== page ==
Winemakers looking to the birthplace of wine and beyond traditional oak barrels for aging wines
Stratus Vineyards in Niagara-on-the-Lake is taking wine connoisseurs on a journey back to 6000 BC, when wine was first mastered by monks in Georgia’s “cradle of wine.”
Inside of the depths of Stratus’ barrel cellar, assistant winemaker, Dean Stoyka, is less a monk and more a quick-talking, mad scientist.
Throughout the cellar sit experimental wine creations — what Stoyka refers to as “research and development.”
Standing out the most, among traditional French oak and shiny stainless steal barrels, is an egg-shaped vessel that looks like it could be destined to rocket wine off to the moon.
But this is no space-age vessel, rather it’s reminiscent of a bygone era of winemaking, when pressed grapes were placed into a qvevri — pronounced “kway-vree” — and buried beneath the ground’s surface to ferment and age.
Fashioned from sandstone and cooked at 1,300 degrees Celsius, the imported vessel’s dry, beige interior slowly stained red as the vessel filled with 1,000 litres of this year’s Cabernet Franc.
“When the industrial revolution happened that just moved winemaking so far forward for everyone,” Stoyka said, wearing a shirt that read “crush grapes not dreams.”
“Wines went from being individually unique wines from single vineyards to all the wines from a region would sort of taste similar because the winemaking is so commercialized,” he explained. “We’re going back to the way things were done classically about 8000 years ago.”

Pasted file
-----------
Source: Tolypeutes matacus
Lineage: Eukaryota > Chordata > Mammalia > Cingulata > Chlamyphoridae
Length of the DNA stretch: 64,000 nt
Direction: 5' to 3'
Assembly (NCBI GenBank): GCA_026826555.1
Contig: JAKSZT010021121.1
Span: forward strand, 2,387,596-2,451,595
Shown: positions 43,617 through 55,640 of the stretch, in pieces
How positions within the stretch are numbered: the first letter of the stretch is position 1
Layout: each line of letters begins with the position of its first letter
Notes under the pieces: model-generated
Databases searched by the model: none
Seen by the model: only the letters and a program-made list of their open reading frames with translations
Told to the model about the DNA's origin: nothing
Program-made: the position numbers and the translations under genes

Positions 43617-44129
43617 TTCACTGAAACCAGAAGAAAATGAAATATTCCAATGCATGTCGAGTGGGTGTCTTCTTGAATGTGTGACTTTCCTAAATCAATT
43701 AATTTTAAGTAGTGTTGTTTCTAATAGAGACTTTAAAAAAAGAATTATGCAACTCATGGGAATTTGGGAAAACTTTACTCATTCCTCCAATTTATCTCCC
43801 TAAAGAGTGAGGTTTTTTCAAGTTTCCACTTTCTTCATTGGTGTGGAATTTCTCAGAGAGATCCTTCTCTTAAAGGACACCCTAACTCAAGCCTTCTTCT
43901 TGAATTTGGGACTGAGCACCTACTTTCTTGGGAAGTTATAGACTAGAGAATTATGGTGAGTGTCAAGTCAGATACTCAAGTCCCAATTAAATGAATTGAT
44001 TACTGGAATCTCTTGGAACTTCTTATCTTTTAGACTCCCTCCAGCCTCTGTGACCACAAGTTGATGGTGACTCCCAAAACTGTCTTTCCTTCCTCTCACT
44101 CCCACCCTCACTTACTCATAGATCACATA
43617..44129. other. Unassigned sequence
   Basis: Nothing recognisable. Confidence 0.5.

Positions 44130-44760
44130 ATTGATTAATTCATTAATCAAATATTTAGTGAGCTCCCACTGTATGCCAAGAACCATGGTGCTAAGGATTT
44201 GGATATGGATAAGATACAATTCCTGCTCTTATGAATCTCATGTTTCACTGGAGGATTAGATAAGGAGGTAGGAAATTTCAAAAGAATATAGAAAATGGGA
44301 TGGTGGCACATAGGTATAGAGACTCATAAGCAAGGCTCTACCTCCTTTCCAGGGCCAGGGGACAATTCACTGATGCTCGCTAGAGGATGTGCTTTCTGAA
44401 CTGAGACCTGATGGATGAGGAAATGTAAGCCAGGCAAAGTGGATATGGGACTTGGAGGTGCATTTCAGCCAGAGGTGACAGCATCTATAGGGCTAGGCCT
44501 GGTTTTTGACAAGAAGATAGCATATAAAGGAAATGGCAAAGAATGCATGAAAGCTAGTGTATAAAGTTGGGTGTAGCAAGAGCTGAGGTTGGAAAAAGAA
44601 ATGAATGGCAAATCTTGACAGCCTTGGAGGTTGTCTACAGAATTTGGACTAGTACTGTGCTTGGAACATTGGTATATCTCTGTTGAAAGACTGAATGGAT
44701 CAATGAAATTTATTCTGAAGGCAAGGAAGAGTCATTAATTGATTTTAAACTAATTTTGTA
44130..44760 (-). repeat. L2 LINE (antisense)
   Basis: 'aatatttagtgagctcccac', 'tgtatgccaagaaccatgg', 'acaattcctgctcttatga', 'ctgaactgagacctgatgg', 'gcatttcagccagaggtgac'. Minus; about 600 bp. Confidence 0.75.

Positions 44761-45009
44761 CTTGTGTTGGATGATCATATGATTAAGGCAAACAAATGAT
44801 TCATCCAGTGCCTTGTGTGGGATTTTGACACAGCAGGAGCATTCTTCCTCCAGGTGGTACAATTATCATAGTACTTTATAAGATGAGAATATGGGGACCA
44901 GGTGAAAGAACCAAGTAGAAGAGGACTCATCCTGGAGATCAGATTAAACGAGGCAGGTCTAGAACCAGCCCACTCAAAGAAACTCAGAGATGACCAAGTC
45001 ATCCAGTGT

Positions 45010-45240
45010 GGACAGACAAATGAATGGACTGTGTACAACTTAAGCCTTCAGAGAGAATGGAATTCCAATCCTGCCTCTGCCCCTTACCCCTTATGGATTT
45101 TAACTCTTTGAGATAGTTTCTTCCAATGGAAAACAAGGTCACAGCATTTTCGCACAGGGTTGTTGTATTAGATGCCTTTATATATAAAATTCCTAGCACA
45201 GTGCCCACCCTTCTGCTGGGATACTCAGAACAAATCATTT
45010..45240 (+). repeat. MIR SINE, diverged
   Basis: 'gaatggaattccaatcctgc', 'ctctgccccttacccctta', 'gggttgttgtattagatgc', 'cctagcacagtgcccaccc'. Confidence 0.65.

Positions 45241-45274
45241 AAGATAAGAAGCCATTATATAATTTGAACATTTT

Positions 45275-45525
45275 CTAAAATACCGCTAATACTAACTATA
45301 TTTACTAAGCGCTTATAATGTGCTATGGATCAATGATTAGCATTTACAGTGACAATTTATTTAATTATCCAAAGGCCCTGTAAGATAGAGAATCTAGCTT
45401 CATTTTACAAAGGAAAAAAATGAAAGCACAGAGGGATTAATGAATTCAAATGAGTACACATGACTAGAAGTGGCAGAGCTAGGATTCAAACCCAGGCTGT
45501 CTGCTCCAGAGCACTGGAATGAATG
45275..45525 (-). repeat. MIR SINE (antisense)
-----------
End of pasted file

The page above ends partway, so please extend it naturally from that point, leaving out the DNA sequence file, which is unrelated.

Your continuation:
Stratus has imported a total of three manufactured vessels — two from Italy and one from France. One is made from a traditional terracotta-like clay, and the other two from sandstone and clay.
Each one offers a different “permeability” for the amount of oxygen that can pass through, which affects the structure and flavours of the “breathing” wine inside.
Ranging between $5,000 to $10,000 each, they’re not a cheap investment, especially when Stoyka really has no idea how the vessels will fare.
“Wine has its own soul and its own identity and it does what it wants to do,” Stoyka said.
Going back to traditional methods, he says, is more respectful of the fruit and wine.
“How can we get wine that has the élevage and the mouthfeel and aromatic complexity of an oak barrel without the oak impact?” Stoyka wonders.
The vessels may provide some ancient wisdom.
The Cab Franc, now sealed away, is constantly circulating throughout the vessel thanks to kinetic energy built up from being flushed in and the vessel’s egg shape.
Known for now as BL81, the wine will remain there until next September when it will be tasted and compared to the same wine also being aged in the clay vessel, and oak barrels between three and 10 years-old.
Evolution in winemaking, says Stoyka, happens at a “snail’s pace.” Winemakers get one crack at it each year — it’s a constant cycle of “taste, evolve, taste, evolve,” he said.
Now into their second season with the vessels, Stratus will soon be releasing their 2019 Chardonnay, the first release made partly with wine aged in the vessels.
An “orange” wine, fermented with the grape skins, and presently aging in the terracotta-like vessel, will be bottled next March and released under Stratus’ “Trials” label.
Last year’s Cab Franc was aged in the vessels for 10 months and now sits in “neutral” barrels waiting to be bottled next summer.
Depending on how this year’s Cab Franc turns out, it could end up as its own Trials label release.
But you’ll have to wait until at least 2022 to find out — not so bad for an aging process that’s 8,000 years old.
Jordan Snobelen, Local Journalism Initiative ReporterNiagara-on-the-Lake AdvanceMonday, December 14, 2020